Fitz: Where is the premier up to on the legislation?
AD: He is strongly opposed, and he made his speech in that respect, but in the Lower House it passed by 20 votes, which is a significant majority. The leader of the opposition, also a Catholic, is opposed to it. But their pragmatic view now is that its passing should not be unnecessarily delayed by parliamentary games.
Fitz: If it passes, how will it work in NSW?
AD: What it will mean is if you are terminally ill and you have a diagnosis from two doctors that says you are likely to die within six months – or in the case of a neurodegenerative disease, within 12 months – then you can seek the legal right to take a lethal substance which you can choose to take or not at a time of your choosing surrounded by the people you love when your suffering becomes too much. If you take it, you slip into a coma and you’ll die very peacefully, usually within about an hour.
Fitz: Why have you pushed it with such personal passion? By my count you’ve been doing this for six years!
AD: Well, initially because I watched my dad die in pain over three shocking days. But more than that, once I set off to explore this issue, I took myself overseas to see how these laws work in practice. And I went around Australia and I started talking to people that were desperate for this law, including people that have since died, and I saw a terrible imbalance. What I saw was the people opposing these laws were among the most powerful and entitled in the country. It was the Catholic Church; it was the Australian Medical Association, it was Palliative Care Australia – all of them the gatekeepers to the medicine cabinet. So what I saw was some of the most powerful forces in Australia, fighting against the most vulnerable people in Australia, who are the terminally ill, the traumatised and their families, and I saw a hugely unfair fight. So, I wanted to put my professional skills and bring other professionals in to even up the fight.
We’re really talking about a theology and medical practice that goes back to the Middle Ages.
Fitz: I am surprised by the AMA and the palliative care mob, but we’ll get to them. Is the Catholic Church under orders from Rome?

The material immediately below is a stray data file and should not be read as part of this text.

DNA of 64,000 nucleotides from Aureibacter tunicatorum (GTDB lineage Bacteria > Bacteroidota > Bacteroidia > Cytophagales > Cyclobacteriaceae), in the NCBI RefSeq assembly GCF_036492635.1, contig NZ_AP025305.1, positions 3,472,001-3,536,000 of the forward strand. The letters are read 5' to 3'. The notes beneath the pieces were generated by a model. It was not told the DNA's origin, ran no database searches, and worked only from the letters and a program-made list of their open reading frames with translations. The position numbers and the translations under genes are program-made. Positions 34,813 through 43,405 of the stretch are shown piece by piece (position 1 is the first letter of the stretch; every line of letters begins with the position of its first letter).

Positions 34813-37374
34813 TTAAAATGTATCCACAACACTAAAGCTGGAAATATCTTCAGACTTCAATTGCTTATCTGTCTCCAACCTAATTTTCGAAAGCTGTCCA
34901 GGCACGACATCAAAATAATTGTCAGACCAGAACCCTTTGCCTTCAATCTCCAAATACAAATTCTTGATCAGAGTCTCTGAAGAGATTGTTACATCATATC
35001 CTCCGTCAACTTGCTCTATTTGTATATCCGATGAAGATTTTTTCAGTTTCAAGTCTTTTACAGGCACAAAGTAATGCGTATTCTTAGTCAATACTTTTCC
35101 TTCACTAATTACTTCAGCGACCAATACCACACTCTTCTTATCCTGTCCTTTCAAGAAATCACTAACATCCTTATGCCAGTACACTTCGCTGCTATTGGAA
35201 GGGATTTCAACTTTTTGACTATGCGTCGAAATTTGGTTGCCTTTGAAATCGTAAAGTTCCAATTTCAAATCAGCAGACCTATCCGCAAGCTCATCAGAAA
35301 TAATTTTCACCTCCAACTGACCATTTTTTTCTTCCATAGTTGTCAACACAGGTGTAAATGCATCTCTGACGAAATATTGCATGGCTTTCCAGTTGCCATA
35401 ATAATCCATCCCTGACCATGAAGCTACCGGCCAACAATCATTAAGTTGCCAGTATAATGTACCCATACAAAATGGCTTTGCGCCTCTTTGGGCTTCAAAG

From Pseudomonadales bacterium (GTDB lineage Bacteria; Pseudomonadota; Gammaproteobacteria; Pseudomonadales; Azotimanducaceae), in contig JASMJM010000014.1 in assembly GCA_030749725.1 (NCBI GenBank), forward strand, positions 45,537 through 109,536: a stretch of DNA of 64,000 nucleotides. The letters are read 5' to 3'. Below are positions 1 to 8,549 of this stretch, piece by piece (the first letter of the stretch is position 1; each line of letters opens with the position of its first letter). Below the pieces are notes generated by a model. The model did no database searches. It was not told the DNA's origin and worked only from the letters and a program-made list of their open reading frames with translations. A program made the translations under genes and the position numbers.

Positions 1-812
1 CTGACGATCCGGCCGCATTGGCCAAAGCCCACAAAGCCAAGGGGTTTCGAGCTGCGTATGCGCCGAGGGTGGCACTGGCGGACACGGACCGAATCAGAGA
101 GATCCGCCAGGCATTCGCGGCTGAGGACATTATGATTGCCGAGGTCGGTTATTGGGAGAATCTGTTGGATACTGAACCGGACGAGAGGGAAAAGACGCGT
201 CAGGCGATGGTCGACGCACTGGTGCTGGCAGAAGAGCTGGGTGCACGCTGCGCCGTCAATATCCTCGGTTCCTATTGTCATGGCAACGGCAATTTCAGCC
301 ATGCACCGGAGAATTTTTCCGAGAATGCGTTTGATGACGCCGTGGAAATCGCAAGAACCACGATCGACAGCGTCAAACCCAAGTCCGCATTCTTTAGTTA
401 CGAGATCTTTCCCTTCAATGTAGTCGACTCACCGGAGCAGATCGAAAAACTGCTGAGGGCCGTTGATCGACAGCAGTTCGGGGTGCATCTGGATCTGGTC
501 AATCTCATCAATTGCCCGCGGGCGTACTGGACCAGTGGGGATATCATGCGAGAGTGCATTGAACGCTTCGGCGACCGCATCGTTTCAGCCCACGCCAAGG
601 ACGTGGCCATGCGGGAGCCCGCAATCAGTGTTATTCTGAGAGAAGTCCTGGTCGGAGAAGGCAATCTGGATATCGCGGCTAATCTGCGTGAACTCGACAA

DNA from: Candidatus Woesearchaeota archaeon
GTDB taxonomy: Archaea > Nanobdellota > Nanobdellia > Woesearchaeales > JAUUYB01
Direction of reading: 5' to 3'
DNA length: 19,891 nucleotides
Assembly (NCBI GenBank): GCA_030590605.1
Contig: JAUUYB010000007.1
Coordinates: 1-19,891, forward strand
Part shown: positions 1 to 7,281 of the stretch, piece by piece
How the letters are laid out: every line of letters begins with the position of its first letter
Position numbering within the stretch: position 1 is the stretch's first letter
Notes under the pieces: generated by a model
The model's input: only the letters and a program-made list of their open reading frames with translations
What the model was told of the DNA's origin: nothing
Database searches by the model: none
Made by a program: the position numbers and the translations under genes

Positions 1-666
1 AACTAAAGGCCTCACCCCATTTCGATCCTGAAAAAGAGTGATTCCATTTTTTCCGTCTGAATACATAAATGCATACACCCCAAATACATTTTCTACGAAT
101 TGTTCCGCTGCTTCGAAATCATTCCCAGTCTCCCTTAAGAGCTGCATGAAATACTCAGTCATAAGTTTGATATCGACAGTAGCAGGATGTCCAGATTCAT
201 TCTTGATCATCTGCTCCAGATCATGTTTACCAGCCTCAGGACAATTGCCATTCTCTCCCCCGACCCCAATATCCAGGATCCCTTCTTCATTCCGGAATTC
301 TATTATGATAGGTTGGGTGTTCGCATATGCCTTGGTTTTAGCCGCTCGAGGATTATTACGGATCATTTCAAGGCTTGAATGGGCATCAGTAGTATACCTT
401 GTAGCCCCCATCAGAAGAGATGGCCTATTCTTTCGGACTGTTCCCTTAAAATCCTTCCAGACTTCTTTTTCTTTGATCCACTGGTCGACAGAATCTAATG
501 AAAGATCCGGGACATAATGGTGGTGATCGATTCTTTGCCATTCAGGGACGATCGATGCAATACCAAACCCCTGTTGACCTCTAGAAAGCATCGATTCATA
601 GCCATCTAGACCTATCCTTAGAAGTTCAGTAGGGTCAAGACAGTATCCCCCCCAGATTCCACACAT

AD: Yes. The Vatican says that euthanasia is evil, and must never be countenanced. And this is how hardline they are: if you’re a lifetime Catholic, and you’re dying, and you’ve chosen voluntary assisted dying, then the Vatican’s instructions to the priest, are “You must turn and leave the room. Do not give the Last Rites.”
Fitz: Bloody hell! That is hard ball.
AD: It’s so hard line and it doesn’t surprise me their congregation is dwindling because, on this issue as with others, they’re out of touch with their own congregation. All polling for many years shows about 70 per cent of Catholics support this. The opposition is what I call “the hard men in their high hats”, the leadership of the church who want it stopped.
Fitz: Without going too deep into the geology of the theology, what is their damn problem?
AD: It is essentially that life is a gift from God, and that it is not for us to decide when it begins and when it ends. That is up to God. But there’s a deeper part of it, which is more disturbing, I think, which is that our suffering at the end of life joins us with the suffering of Christ on the cross. And in our suffering, we are in some way redeeming our souls.
Fitz: That sounds to me – to use a non-theological term – nuts.
AD: It’s their beliefs, and I respect that, but I have a serious issue with them being imposed on others. And in some ways, Pete, the voluntary assisted dying debate is the last fight of the Middle Ages. We’re really talking about a theology and medical practice that goes back to the Middle Ages.
How you treat people at end of life is in this country is in many ways still guided by Thomas Aquinas, a 13th century Catholic scholar, who essentially held that if somebody’s dying and suffering, you can give them enough pain relief to ease their suffering, which may unintentionally result in their death. But you can never give them enough pain relief to end their life, if that’s your intention all along. What that means in practice, is that a doctor who may hold a strong religious belief will give you pain relief, but sometimes slowly, and less than required to end it, even if you beg for it to be over. And that’s actually what this law is about: who has the keys to the medicine cabinet, who gets to decide what happens at the end of your life.
Fitz: Tell me how on earth the Palliative Care Association and the Australian Medical Association can have been forces against VAD?
AD: Well, there’s a huge streak of “doctor knows best” in Australian medicine and the AMA in particular is still, by and large, run by a conservative group of doctors. They are shifting, but they remain the only major professional medical organisation in Australia still formally opposed to assisted dying. As to palliative care, 60 per cent of Australia’s palliative care is supplied by the Catholic Church.